When we tell people we almost never have puppies, that’s true. But every once in a while, out of the blue, we get one dropped in our lap. That happened at the end of July when we were contacted about an 8-week old puppy who was advertised as a giveaway. The woman who told us went immediately to pick him up, not knowing what to expect, and found a family that got him from a friend and simply didn’t want a puppy. When she got home she contacted us again to let us know she was turning him over to rescue. We have been posting recently that we needed more applications, and one of those we received was a great match. Only three days later, Yeti went to his fur-ever home. We are grateful to Alysha, the friend of rescue who jumped in to get him for us.
Balto has been on our radar for four or five months. His family told us he can jump a six foot fence, so they had to keep him on a long rope all the time. They have a toddler and a baby on the way in the next couple weeks, and they were worried the rope would eventually snag and injure a child. Balto visited us a month ago so we could meet him, and early this month he came to be fostered. We spent some time refreshing the electric fence line around the top of our dog yard, so if he jumps up he will be discouraged from doing it again. What we found was that Balto isn’t all that interested in jumping when he has people who want him indoors. We have been either walking him on a leash or monitoring him closely when out in the yard. The day of this report, he went through a gate that wasn’t chained tightly, and ran for our chickens. Fortunately for them, we have enough experience with Samoyeds that the chicken yard has three fences. They kept him busy while Kathy got a leash. I followed with another, and the two of us got him into the house again. He is a very strong boy with no training. We will be looking for a home that has a VERY strong fence. Balto is mellow with people and other dogs, and as loving as can be. We are trying to get time to bathe him because he is still brown with dirt. Someone is going to be lucky to get him.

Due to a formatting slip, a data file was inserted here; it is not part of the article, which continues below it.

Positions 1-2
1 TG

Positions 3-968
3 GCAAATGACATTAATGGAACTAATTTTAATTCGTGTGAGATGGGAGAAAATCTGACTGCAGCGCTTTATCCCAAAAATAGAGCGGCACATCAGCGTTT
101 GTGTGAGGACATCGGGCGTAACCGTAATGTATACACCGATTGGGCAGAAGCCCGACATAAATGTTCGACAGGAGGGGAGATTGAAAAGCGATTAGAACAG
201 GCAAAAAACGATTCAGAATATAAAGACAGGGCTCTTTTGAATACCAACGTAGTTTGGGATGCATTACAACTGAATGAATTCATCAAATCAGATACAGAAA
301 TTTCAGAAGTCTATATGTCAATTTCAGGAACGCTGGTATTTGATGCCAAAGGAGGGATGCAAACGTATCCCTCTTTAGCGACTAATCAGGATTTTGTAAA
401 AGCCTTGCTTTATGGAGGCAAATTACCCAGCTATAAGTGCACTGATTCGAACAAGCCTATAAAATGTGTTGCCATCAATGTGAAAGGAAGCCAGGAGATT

Polar was with Melissa until two weeks ago. He has a back story you can read about in last month’s report. Melissa visited a family in Clatskanie, Oregon, and they came to meet Polar. They decided on the spot they didn’t need to visit any other dogs, and after Polar healed from his neuter surgery he went to his new home. He now has his own family and even his own human boy to play with.
Mia came from the Skagit Humane Society. She was there with puppies, who were adopted out by the shelter. She didn’t have a name, and Kathleen decided Mia sounded right for her. She is still at Kathleen’s home being fostered, with a potential home on the horizon. She is a timid girl, but really sweet. Someone is going to get a wonderful dog.
A month ago we heard of a dog in the Index area. This month there are two dogs in Snohomish, and one looks the same. We think they are repeat escapees whose owner isn’t able to contain them. We’ll keep on top of the reports and may eventually need to take them into rescue.
This month Cheri is handling rescue inquiries and dogs who need help. She is being helped by Darlene, who recently visited a pair of Sammies in Bonner’s Ferry, Idaho. It looks at this writing like they have made arrangements for the female, but we will probably get the male. Time will tell. If we get him, he will be sent to Melissa to be fostered. Her husband recently said he misses having seven dogs. We think he had his tongue planted in his cheek when he said that.
More than a year ago the Secretary of State made a mistake and our rescue was officially dissolved. We have been fighting for reinstatement since then, and both Erin and I did battle with them unsuccessfully. Recently Hans took the baton in hand and we are now reinstated. Our team is growing and we are heading in the right direction to help as many Samoyeds as we can find. Last month, new board member Kathleen successfully handled the single busiest month we had in the last 23 years. In addition to our board members, our volunteer community is also robust and helps us find dogs who need us. Most shelters around the northwest know who we are, and that makes it easier to do our job. These are not the parts of rescue we usually write about, but they are real tasks that keep things going. Thanks to everyone!